View attachment 239254

0916 - New-York daily tribune September 16, 1861 - posted
0916 - The New York herald. September 16, 1861 - posted
0917 - Cincinnati daily press. (Cincinnati [Ohio]) 1860-1862, September 17, 1861 - posted
0917 - Delaware State journal and statesman. (Wilmington, Del.) 1855-1870, September 17, 1861
0917 - The Evansville daily journal. (Evansville, Ia. [i.e. Ind.]) 1848-1862, September 17, 1861 - posted
0917 - The Hillsdale standard. (Hillsdale, Mich.) 1851-1909, September 17, 1861 - posted
0918 - Indiana State sentinel. (Indianapolis, Ind.) 1861-1865, September 18, 1861 - posted
https://www.findagrave.com/memorial/44845609/george-frank-lemon
 

jgoodguy

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#19
Variations on this story can be found in at least the following papers (and I haven't posted them all in the main thread because some are exact duplicates of earlier articles). So for about a week, these newspapers talked about this incident.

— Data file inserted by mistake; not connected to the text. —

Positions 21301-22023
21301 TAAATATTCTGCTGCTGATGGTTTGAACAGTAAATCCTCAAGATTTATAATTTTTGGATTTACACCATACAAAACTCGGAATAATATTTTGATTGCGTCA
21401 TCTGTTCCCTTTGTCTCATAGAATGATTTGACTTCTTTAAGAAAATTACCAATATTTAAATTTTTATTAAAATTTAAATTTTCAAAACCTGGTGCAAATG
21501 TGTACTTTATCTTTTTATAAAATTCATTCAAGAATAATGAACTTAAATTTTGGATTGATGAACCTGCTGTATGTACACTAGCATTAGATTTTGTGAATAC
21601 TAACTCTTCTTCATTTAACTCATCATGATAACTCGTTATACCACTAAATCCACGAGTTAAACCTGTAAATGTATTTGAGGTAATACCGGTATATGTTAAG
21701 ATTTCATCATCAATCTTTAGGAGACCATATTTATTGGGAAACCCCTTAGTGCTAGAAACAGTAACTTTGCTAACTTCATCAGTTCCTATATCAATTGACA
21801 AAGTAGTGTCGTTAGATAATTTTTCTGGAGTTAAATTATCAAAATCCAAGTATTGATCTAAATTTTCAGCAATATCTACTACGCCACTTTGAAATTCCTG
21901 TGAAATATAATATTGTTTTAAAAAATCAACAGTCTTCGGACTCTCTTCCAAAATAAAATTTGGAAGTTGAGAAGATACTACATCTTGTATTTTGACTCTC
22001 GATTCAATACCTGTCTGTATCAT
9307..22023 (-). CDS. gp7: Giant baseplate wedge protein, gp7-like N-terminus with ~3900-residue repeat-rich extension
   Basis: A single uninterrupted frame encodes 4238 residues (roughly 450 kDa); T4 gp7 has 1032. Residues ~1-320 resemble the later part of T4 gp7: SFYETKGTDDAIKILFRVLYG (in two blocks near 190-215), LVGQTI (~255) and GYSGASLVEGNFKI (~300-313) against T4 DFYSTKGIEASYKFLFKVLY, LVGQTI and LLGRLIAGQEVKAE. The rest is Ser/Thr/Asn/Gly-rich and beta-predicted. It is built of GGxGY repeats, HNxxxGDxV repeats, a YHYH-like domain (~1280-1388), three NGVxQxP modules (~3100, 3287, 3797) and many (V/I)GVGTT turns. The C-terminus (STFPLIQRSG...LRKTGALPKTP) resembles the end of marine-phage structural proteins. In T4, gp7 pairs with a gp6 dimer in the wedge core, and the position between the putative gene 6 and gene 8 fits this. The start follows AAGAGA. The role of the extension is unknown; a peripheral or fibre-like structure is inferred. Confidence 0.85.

0313 - Daily intelligencer. (Wheeling, Va. [W. Va.]) 1859-1865, March 13, 1863 - posted
0313 - Daily Ohio statesman. (Columbus, Ohio) 1855-1870, March 13, 1863 - posted
0313 - The New York herald. (New York [N.Y.]) 1840-1920, March 13, 1863 - posted
0314 - Burlington weekly hawk-eye. (Burlington [Iowa]) 1860-1876, March 14, 1863
0314 - Dayton daily empire. (Dayton [Ohio]) 1850-1865, March 14, 1863 - posted
0314 - The daily Evansville journal. (Evansville, Ind.) 1862-1863, March 14, 1863 - posted
0314 - The daily Green Mountain freeman. (Montpelier, Vt.) 1861-1865, March 14, 1863 - posted
0314 - The Nashville daily union. (Nashville, Tenn.) 1862-1866, March 14, 1863 - posted